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Excerpt from Oral History Interview with Ralph Waldo Strickland, April 18, 1980. Interview H-0180. Southern Oral History Program Collection (#4007) See Entire Interview >>

Interactions with FDR

While Strickland and his family lived in Warm Springs, Georgia, Franklin D. Roosevelt began coming there for rehabilitation. Strickland remembers that Roosevelt was very warm and approachable, and he relates several stories of his interaction with FDR.

Citing this Excerpt

Oral History Interview with Ralph Waldo Strickland, April 18, 1980. Interview H-0180. Southern Oral History Program Collection (#4007) in the Southern Oral History Program Collection, Southern Historical Collection, Wilson Library, University of North Carolina at Chapel Hill.

Full Text of the Excerpt

LU ANN JONES:
Why did you decide to go to Warm Springs?
RALPH W. STRICKLAND:
Papa had an interest there at Warm Springs. He had a ginnery outfit. He run a ginnery. The gin over there at Chambers County burned up, and my sister Callie, she got sick. Papa had another gin down there at Warm Springs. We moved from Chambers County down to Warm Springs in 1921. Roosevelt come down there at Warm Springs in 1925. You know the reason he come down there? He begin to take those baths. At Warm Springs, that was a big public pool. Water pumped right out the foot of that pine mountain there. The government test is ninety degrees temperature, and the spring flowed at twenty-two hundred gallons a minute at ninety degrees temperature. It had a great big public pool there. Roosevelt, he come down there. At first, my brother Lee and Al Person, and Papa met that southern train come on from Atlanta. Little old private train run from Atlanta to Columbus, Georgia. Roosevelt come down there on that train. He was in a wheelchair, couldn't walk. He had steel braces on both legs. He had to go in a wheelchair. He began to take those baths, and they done him so much good, till he turned around and went back and got his mother Sarah at Hyde Park, New York, and they come back down there and bought Warm Springs from a fellow, old man John Davis. He owned that public pool and old colonial hotel up there on the side of the mountain. Four hundred acres of land, they gave old man John Davis eighty thousand dollars for that property. He was Assistant Secretary of the Navy during Wilson's administration. He had this polio and got crippled. Anyway, that's the reason he come to Warm Springs. After he bought the place, he come on back down there and formed a stock company. Calloway, a fellow, a big cotton mill owner over at LaGrange, Georgia, that's when they built that Georgia Hall, and that's when they brought all those invalids down there, those polio victims. That was back there when they was having polio epidemics all over the country. He built that Georgia Hall. He was a regular "water duck." I seen him; I talked to him. My brother Lee worked for Roosevelt for eight years.
LU ANN JONES:
Doing what?
RALPH W. STRICKLAND:
Electrician. When I come out of the Navy in 1926, I went back down there. They were living there at Warm Springs. I helped my brother Lee, we wired the little White House there. He was an electrician and a plumber. We wired that little White House. Al Person, and Lee Strickland, and I done some help for them. I didn't know much about it, I just in the Navy. But my brother Lee was an electrician, and he put in all those fixtures and wiring, wiring that house. We's down there one time, I's digging a trench to run a underground line out, and Eleanor, Mrs. Roosevelt, Mr. Roosevelt was sitting there in the living room, sitting in there. My brother Lee was out there installing meter box on the back porch, and Eleanor come out there and asked him, says, "Lee, are we going get any lights in this house tonight?" Lee turned around and looked at her and sort of aggravated, I guess, says, "Mrs. Roosevelt, I got to go to Manchester. If I can find a part for this meter, you'll get light, but otherwise you won't." She sort of riled up there and said, "Well, looka here, I don't want no if's, and's, or but's, I want to know if we going get lights in this house tonight!" I never will forget that.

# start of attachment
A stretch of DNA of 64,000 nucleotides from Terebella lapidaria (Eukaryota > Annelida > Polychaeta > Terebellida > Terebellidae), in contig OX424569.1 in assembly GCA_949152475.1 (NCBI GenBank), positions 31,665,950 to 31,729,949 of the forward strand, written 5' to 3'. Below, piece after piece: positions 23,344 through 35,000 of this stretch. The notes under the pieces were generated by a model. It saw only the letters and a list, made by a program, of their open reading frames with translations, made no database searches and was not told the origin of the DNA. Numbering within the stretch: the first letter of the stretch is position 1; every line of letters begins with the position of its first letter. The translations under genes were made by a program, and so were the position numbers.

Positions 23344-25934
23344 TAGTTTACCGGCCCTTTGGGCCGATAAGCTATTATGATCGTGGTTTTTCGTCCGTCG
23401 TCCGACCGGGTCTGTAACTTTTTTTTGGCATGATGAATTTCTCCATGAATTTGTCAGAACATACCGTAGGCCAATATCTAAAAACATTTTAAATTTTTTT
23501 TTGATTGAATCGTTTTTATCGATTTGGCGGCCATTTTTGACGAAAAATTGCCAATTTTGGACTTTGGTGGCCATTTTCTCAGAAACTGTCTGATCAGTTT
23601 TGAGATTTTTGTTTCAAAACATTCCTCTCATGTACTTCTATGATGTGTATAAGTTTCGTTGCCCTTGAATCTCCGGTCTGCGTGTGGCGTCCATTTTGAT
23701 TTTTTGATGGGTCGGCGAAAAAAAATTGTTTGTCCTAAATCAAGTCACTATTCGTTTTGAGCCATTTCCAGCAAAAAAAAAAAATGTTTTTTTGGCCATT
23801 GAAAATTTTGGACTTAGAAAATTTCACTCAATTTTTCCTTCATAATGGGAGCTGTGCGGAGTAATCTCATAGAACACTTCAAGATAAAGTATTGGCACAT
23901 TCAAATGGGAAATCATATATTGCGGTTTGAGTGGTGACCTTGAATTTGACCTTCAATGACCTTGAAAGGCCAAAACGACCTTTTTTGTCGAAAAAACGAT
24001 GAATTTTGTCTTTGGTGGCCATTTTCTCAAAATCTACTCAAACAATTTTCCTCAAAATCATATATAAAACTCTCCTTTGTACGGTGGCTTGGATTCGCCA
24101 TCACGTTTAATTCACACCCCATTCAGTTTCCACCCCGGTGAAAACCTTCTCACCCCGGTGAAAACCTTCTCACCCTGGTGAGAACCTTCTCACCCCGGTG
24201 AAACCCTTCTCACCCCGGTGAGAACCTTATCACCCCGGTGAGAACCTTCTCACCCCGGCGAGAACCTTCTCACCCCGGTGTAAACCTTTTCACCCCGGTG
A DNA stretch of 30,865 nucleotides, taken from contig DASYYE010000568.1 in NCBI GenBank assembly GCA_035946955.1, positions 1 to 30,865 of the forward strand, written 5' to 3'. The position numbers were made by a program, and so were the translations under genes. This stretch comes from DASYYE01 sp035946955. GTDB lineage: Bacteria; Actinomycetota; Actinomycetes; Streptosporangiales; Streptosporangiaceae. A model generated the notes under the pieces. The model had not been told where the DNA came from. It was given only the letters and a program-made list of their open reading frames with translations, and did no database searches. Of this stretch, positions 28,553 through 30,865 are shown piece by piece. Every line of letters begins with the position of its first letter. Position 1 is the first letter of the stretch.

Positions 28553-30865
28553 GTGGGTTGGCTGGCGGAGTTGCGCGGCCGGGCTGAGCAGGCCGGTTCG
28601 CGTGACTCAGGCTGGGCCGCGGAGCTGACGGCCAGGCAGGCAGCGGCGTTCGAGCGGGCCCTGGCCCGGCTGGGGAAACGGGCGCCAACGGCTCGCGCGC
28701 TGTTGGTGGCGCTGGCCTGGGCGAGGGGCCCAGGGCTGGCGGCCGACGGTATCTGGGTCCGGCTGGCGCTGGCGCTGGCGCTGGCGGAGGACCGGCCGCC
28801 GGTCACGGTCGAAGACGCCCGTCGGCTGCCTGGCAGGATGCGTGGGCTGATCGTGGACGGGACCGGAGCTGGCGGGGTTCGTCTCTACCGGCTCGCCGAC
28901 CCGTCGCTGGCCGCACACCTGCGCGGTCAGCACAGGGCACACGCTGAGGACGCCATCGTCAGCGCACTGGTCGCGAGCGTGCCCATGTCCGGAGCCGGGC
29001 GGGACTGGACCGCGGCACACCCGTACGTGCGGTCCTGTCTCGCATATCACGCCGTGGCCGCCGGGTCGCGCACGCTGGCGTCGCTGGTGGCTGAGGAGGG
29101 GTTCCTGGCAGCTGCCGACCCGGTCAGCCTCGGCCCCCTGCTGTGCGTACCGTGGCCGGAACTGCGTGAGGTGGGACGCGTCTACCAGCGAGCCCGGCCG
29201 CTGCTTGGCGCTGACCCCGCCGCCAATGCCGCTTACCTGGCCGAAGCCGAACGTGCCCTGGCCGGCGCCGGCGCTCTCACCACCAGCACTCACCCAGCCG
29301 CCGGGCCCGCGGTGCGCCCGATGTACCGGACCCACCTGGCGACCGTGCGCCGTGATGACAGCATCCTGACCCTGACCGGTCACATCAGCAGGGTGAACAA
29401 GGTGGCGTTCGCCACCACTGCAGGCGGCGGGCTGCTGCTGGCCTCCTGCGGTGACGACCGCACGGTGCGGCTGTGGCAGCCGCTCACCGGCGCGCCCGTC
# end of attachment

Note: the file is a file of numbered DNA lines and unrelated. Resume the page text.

LU ANN JONES:
Did you think at the time that you were talking to the future President of the United States?
RALPH W. STRICKLAND:
Didn't have any idea, didn't have any idea about it.
LU ANN JONES:
What did you think of them? What was your impression of them?
RALPH W. STRICKLAND:
Roosevelt was the most brilliant man that I ever talked to or ever saw in my whole life. He was a perfect man, he spoke perfect English, and it's He knew all those people down there at Warm Springs by their given name. He had an old Model T Ford, and it was rigged up and he drove it with levers. He had levers on the foot board. He'd drive over there at Candy McCrea's drug store—had a little old drug store at that hotel there—Roosevelt would drive up there in that old Model T Ford, and had an old ragged shirt on. He was a regular old country man. He'd come down there, he was just one of the boys, that's all. He sit around there, holler out, "Hey, come here." Call them all by their names, say, "Come here," and buy them all Coca-Cola and sit there and go on, go on. After that, he'd drive on off, and go on back over there. That was way before he was Governor. That "Roosevelt for President" Club was started right there in Warm Springs. You take that Judge Revel there at Greenville—Greenville was the county seat—mayor of the county.
LU ANN JONES:
What was his name?
RALPH W. STRICKLAND:
Judge Revel. Susie knows him; my wife knows him. She can verify every word I say. Emmett Williams and my father, that "Roosevelt for President" Club was started right there at Warm Springs. It sure was. My father was the third man that signed that petition, that "Roosevelt for President" Club. Sure was.